‘Surely you’re joking, Mr. Feynman!’, what a captivating title for an autobiography! isn’t it? Equal parts fascinated by the title and curious about the life of one of the greatest minds of the 21st century, I began reading the book last week. Immediately I fell in love with Richard Feynman‘s sense of humor and quick wit, not to mention his genius.
While taking in each word with glee, I realized how much I missed reading biographies. I am fortunate enough to have read some excellent memoirs, biographies, and autobiographies, which left lasting impressions on me. However, I was only reading non-fiction, science, and philosophy books recently, being too attached to these subjects.
Getting stuck in a particular genre is the greatest bane of book lovers. Even while advocating the importance of reading different categories, I inadvertently kept reading what I loved more. It is hence essential to intentionally remind ourselves of the importance of venturing into hitherto unexplored areas.
Why read biographies
A window into the great minds
Auto-biographies are a window into the thought processes of great minds. We can see that their thinking is the one thing that separates them from others. Their steadfastness to the goal and their thinking pattern can be emulated in our lives. Hence, reading the life story is an opportunity to stand on the shoulders of the giant and see the world through their eyes.
For instance, while reading the ‘The story of my experiments with truth’ by Gandhi, I was amazed, not by the proverbial many-sidedness of the leader, but by his benevolent, almost saintly, thought process. What stands out in the autobiographical account of Richard Feynmann is his playful thoughts and quick wit. Similarly, the vast knowledge with which Guru Nitya Chaitanya Yati and Nataraja Guru gauge the world did not fail to make an impression on me.
Gives a historical perspective
Most biographies give us a glimpse into the human life of the time when the protagonist lived. This portrayal, mostly unintentional, can be amusing, even revelatory. Sometimes they can be a window into the social and cultural factors that shaped the person. The best example is Adolf Hitler’s autobiography, in which he portrays a society biased against the Jews. This discrimination brewed his hatred towards the race.
If we can learn lessons from history and take steps to mitigate evil and propagate good, we could create a better world. At the very least, we can prevent ourselves from repeating the same mistakes.
Biographies help us to take a hard look at ourselves. We often find refuge in complaining about the insufficiencies in our life. While going through the paths of greats, we will realize that they had to struggle against great odds to be what they became. For instance, the humble births and poor childhoods did not deter Abraham Lincoln, Abdul Kalam, and Srinivasa Ramanuja from achieving greatness; at best, it ignited their passion to grow.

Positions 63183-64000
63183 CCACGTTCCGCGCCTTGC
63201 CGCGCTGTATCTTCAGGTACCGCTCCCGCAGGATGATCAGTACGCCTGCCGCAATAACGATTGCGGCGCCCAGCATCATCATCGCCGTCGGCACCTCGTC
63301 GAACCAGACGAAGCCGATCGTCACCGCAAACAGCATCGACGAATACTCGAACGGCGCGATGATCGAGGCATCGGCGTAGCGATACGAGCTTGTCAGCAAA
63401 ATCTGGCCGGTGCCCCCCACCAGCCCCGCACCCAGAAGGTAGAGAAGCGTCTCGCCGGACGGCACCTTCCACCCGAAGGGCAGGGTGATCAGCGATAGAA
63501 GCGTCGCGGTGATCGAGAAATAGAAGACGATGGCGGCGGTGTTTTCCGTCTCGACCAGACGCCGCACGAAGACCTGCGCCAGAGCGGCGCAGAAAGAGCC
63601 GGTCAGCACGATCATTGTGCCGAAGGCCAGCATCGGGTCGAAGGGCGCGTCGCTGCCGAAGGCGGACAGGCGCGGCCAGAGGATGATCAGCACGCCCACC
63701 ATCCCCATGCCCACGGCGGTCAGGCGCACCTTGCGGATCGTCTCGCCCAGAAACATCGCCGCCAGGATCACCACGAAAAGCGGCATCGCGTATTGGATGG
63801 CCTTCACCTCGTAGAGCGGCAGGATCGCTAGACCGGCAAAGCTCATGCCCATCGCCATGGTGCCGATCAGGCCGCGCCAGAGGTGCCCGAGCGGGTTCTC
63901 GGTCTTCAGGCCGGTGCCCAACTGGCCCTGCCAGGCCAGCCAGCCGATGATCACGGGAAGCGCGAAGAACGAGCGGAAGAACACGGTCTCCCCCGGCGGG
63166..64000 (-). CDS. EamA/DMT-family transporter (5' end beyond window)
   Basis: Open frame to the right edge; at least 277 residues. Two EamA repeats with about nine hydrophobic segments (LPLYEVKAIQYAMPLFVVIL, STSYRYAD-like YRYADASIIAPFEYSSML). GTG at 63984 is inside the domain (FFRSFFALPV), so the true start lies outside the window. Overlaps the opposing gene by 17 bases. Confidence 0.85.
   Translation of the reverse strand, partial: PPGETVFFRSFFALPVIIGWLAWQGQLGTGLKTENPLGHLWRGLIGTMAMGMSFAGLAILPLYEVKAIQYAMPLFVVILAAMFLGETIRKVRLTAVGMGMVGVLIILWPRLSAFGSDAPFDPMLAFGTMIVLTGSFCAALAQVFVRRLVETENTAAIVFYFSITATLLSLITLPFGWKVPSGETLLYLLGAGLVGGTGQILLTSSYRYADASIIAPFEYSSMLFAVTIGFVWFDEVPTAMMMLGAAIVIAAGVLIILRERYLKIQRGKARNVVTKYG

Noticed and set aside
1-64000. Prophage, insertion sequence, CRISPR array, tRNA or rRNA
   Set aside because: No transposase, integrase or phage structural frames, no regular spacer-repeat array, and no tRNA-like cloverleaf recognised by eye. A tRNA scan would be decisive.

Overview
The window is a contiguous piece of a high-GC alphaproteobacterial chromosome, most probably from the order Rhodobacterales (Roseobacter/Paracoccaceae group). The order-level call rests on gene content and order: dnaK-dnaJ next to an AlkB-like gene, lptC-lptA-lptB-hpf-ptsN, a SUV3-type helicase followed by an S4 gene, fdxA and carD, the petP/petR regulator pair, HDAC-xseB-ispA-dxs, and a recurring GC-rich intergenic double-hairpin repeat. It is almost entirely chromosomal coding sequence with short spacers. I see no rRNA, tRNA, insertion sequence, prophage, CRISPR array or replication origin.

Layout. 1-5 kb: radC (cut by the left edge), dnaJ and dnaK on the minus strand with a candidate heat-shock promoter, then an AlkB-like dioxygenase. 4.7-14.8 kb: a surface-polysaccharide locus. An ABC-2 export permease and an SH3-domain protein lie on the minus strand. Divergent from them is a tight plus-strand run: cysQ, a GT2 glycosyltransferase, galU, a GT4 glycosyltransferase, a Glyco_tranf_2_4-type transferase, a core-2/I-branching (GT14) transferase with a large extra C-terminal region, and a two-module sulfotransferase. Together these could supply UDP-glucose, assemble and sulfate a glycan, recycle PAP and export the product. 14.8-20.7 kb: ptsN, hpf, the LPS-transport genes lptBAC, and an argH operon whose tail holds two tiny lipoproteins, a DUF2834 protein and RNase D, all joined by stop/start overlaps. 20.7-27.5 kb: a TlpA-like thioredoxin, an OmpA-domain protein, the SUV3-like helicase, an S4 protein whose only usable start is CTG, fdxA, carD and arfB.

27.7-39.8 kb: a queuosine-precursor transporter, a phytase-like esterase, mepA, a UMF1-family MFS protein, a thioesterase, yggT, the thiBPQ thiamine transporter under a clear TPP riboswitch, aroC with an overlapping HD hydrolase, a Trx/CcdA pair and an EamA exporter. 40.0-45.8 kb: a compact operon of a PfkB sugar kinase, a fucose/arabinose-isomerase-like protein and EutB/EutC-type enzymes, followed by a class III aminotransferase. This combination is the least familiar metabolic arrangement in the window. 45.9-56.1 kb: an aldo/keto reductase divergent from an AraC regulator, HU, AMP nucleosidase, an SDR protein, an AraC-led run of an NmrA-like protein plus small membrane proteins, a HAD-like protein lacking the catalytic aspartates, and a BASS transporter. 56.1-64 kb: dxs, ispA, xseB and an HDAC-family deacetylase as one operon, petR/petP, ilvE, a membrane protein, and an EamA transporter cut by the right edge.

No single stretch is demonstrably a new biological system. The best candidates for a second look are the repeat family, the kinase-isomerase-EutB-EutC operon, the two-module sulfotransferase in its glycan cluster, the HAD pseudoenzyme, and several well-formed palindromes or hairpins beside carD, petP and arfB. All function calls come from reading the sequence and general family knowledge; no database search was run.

Helps to cope with failures better
No one who has read the story of the Wright brothers will complain about failing too many times. Every icon, from Edison to Lincoln, from Mandela to Gandhi, has tasted bitter failures repeatedly. However, they refused to be beaten and were ready to cut the Gordian knot if necessary to reach their goal. Their indomitable spirit inspires us to take failure lightly, even as an opportunity to learn.
It is necessary to add that some have faced even death valorously. In the memoir ‘Tuesdays with Morrie’ by Mitch Albom, the author recounts the positiveness of his Motor-Neuron-Disease-affected teacher Morrie. The last days of the famous neurosurgeon Paul Kalanthi, portrayed in his posthumous book ‘When Breath becomes air’, tells us how he kept smiling in the face of cancer.
Such memoirs can guide us through hard times.
Widens our perspective
Biographies are sometimes keys to the unseen world of wonders. Many brilliant minds open for us a completely foreign landscape of thought processes and experiences. We cannot help but feel shallow after reading their stories. Many a time, it will inspire us to explore the world more.
Some biographies paint pictures that are stunning, even seemingly fictional. The encounters of Dan Millman with his master depicted in his biographical book ‘The Peaceful Warrior’, borders on magical realism. ‘The Autobiography of a Yogi’, the spiritual quest of Paramahamsa Yogananda, is equally mind-boggling, if not more.
The world of reading is like a varied jungle, filled with books of every kind. But, bibliophiles tend to stand beneath one genre and marvel at it. However, a trek through the dense forest sometimes gives us an idea of how much we have missed. Legends of the best among the human race are prominent among them.
Biographies give us an opportunity to walk through the paths of greats who made their footprints on the sands of time. Auto-biographies, furthermore, are free passes into the inner world of the great mind.
If we can follow them, can’t we unleash our true potential and serve the human race better?
Thank you for reading.